Richardson Bay, January 31, 2017

Weather forecasts predict rainy weather soon. I was hoping to get one more estuarine outing in January.

Lyrinda emailed me to suggest a Richardson Bay outing on today’s midday high tide and in light northeast winds. I had not visited Richardson Bay since my trip with nephew John back in August, 2016.

Soon after starting we passed a snoozing Pelican.

Pelican on Piling

Many animals rest near the yachts and houseboats along Sausalito’s shore. They are accustomed to human spectators and learn to tolerate curiosity and cameras.

Lyrinda approaching a flotilla of Harbor Seals

Many harbor seals haul out on docks and logs and rafts.

Just a few of many scores of seals

North of here, where I usually paddle, hunting is common. Birds won’t let a paddler get within 200 feet.

Here, near the marinas, it’s a different story. This Western Grebe didn’t seem alarmed even though it was within about 30 feet of the camera.

Western Grebe

Cormorants were abundant.

Cormorant looking for herring, probably.

Eight or more Great Blue Herons stood watch under the Highway 101 bridge that crosses over Richardson Bay. The last of the flooding current carried us slowly toward them. Paddles resting across cockpits, cameras busy, we floated by, very near them.

Great Blue Heron under the 101 bridge

We paddled toward Mill Valley to E. Blithedale Ave. In the marshes of Bayfront Park we saw many shorebirds.

Aptly named Greater Yellowlegs

Least Sandpipers (I think.)

Least Sandpiper? This bird bobbed its tail in a distinctive way.

And many other birds as well—Great Egrets, Snowy Egrets, Canada Geese, and others.

On the way back we picked our way among the many houseboats of Waldo Point. We paddled for three hours and covered a little more than nine miles.

Great Blue at Waldo Point, Sausalito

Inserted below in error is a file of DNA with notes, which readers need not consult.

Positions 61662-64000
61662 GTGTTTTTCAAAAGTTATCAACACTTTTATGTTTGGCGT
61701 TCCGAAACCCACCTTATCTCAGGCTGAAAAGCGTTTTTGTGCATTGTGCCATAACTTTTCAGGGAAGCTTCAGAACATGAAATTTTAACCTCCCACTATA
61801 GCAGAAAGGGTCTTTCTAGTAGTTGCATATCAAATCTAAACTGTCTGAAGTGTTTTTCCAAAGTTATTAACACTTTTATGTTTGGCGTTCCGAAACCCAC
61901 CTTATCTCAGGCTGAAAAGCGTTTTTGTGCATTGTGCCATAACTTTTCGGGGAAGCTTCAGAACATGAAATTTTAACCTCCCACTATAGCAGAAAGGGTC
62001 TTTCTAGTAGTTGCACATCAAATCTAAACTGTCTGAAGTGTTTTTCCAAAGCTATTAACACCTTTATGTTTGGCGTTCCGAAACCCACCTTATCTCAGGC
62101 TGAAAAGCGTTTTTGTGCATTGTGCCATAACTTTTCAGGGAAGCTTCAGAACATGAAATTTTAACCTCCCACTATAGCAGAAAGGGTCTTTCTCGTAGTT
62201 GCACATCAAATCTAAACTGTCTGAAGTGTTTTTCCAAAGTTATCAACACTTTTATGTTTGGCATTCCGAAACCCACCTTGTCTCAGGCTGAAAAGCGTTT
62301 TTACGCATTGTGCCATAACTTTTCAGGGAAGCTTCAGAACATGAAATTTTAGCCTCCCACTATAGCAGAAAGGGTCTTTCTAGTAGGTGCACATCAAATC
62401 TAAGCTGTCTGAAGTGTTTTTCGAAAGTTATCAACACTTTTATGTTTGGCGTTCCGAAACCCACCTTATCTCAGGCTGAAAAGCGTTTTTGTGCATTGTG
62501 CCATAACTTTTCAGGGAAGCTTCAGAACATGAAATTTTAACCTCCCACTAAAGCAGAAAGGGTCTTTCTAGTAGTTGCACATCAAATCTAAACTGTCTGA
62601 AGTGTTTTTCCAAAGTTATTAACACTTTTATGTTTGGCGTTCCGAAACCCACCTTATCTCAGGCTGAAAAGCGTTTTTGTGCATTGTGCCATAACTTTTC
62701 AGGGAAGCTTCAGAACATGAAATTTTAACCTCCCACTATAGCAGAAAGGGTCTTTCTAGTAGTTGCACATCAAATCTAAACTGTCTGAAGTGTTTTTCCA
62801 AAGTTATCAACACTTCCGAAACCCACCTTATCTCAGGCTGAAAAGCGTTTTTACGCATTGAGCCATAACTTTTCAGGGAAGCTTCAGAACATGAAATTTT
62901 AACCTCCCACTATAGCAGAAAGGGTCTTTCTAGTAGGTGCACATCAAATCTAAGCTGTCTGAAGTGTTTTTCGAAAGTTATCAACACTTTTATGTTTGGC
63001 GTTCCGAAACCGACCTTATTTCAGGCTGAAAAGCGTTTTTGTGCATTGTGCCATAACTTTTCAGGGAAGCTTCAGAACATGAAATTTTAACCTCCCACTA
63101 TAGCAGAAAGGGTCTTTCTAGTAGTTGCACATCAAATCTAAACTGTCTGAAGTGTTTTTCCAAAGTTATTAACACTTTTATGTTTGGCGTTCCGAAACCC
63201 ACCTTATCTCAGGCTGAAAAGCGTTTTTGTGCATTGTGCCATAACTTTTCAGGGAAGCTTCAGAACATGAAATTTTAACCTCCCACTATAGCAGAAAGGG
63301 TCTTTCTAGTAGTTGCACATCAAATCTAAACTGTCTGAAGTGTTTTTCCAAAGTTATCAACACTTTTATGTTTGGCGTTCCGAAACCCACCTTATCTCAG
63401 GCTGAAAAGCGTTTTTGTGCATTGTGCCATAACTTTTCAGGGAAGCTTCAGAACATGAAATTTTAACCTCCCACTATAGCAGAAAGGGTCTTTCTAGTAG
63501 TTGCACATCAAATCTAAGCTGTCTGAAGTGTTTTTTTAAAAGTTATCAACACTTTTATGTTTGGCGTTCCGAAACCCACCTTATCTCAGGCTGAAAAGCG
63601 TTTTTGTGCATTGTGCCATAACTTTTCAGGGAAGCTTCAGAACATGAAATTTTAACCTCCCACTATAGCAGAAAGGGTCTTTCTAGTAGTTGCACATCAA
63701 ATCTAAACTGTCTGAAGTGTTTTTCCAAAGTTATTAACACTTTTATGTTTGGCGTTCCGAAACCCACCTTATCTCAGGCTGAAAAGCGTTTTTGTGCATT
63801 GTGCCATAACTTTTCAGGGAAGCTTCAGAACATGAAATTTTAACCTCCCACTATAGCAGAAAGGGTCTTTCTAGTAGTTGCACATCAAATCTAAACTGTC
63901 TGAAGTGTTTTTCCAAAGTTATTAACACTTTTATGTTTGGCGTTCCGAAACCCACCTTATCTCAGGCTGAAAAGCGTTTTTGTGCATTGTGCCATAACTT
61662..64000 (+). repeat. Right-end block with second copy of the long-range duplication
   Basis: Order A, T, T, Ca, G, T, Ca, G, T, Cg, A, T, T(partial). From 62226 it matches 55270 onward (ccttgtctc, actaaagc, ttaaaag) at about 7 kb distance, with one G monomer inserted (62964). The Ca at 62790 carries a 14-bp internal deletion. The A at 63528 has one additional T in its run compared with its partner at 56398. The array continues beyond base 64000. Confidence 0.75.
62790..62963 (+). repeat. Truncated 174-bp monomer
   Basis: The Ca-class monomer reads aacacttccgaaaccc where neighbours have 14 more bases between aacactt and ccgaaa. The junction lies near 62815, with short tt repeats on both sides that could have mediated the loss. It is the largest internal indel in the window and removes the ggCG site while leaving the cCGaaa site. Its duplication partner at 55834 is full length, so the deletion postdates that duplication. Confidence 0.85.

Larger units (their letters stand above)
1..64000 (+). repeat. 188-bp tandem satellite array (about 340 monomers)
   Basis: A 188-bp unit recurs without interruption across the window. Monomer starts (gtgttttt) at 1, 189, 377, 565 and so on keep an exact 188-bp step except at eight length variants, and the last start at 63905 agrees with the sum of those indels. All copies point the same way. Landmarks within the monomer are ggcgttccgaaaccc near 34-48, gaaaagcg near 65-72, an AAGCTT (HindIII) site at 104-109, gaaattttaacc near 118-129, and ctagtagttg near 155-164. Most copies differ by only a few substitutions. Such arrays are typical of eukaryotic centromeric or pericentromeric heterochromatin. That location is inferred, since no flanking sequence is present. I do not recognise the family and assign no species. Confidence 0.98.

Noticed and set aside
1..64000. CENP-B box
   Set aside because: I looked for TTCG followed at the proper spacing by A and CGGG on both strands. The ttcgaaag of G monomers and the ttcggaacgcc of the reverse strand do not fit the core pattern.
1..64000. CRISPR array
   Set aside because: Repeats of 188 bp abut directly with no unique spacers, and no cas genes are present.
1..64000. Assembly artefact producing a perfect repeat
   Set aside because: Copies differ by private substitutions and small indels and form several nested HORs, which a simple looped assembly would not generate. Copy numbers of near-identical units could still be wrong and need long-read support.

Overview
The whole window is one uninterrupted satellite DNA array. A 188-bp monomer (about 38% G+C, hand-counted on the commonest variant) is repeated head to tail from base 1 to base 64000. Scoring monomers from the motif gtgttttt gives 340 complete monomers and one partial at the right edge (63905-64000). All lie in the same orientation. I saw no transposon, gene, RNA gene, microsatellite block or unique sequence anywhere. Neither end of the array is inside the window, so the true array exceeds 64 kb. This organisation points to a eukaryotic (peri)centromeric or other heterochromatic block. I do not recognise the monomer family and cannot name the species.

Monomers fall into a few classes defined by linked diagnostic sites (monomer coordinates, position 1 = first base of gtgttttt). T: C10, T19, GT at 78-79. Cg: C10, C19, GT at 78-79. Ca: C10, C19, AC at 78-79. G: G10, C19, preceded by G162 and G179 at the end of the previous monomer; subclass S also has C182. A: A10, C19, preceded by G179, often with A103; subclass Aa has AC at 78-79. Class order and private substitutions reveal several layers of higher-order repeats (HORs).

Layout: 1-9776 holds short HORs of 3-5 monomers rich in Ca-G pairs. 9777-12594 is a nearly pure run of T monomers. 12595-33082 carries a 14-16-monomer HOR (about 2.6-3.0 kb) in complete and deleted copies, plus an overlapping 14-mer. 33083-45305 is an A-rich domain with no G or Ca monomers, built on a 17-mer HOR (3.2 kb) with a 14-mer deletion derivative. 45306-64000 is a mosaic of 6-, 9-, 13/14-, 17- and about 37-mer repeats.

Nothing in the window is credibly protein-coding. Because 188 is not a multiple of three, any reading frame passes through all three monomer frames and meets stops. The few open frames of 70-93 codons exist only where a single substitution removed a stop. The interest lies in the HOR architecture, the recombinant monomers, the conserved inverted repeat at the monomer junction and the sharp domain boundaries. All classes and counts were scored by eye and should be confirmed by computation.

If you need to escape the dizzying dismay of your daily newsfeed—as I do—I recommend getting outside in nature and looking into the eyes of wild things.

A map of our journey:

Jenner December 29, 2016

This morning I took my son-in-law paddling on the Russian River Estuary in fine winter weather. We saw the pair of Bald Eagles who are often there.

It’s good to have binoculars when kayaking.

We saw Harbor Seals, Sea Lions, Cormorants, a Great Blue Heron, a few Mallards, flocks of Buffleheads, and a half dozen Mergansers.

We visited with Bob Noble, the only other paddler we saw. More at Bob at Bob’s Eyes.

The mouth of the river is open.

 

Waqqas enjoyed his first paddle.

 

 

Jenner, 12 December

A brown Russian River is rushing into the Pacific. From the Highway One overlook at Jenner the river’s waters are turning the normally clear blue Pacific an opaque brown for about a mile out to sea.

That brown water signals the steelhead to swim upstream. The steelhead in turn, attract others.

A Bald Eagle stood for a time on Haystack Rock at the mouth. Here is a closer look:

Many seals swam near the mouth.

More trash than usual is washing downstream. Among the usual alcohol and energy-drink bottles, tennis balls and beach toys, was this inflatable dolphin-shaped pool toy.